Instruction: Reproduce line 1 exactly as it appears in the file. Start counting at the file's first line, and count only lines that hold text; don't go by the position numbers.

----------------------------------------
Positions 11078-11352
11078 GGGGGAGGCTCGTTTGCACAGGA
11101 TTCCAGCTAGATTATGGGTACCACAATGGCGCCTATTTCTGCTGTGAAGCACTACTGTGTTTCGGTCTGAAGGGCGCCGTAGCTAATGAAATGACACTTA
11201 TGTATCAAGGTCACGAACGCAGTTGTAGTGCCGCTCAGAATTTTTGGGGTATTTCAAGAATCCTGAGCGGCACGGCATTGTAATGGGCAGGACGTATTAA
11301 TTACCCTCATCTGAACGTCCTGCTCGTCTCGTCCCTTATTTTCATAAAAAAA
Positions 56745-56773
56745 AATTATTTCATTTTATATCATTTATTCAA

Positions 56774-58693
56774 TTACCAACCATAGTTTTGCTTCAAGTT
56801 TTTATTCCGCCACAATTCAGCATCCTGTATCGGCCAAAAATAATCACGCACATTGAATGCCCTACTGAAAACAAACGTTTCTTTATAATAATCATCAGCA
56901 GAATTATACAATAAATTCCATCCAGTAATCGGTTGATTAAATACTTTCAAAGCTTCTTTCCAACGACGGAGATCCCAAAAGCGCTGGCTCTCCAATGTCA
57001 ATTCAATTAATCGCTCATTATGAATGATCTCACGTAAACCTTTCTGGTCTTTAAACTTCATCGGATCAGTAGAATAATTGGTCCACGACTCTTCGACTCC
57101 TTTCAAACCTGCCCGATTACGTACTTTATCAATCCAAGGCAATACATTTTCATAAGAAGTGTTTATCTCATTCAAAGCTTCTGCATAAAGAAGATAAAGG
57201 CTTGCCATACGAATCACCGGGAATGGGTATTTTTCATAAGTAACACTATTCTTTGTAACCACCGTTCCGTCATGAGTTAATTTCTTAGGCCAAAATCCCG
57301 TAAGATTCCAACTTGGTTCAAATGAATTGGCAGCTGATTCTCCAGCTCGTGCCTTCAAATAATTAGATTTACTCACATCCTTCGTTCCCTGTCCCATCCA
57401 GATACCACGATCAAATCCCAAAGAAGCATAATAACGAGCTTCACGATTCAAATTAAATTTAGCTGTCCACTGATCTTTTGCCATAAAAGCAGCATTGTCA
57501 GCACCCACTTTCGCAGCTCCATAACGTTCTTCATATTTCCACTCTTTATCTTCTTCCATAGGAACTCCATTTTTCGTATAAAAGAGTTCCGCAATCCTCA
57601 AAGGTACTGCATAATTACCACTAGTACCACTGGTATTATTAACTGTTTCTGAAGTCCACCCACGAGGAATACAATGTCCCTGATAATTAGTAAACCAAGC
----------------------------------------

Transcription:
Positions 11078-11352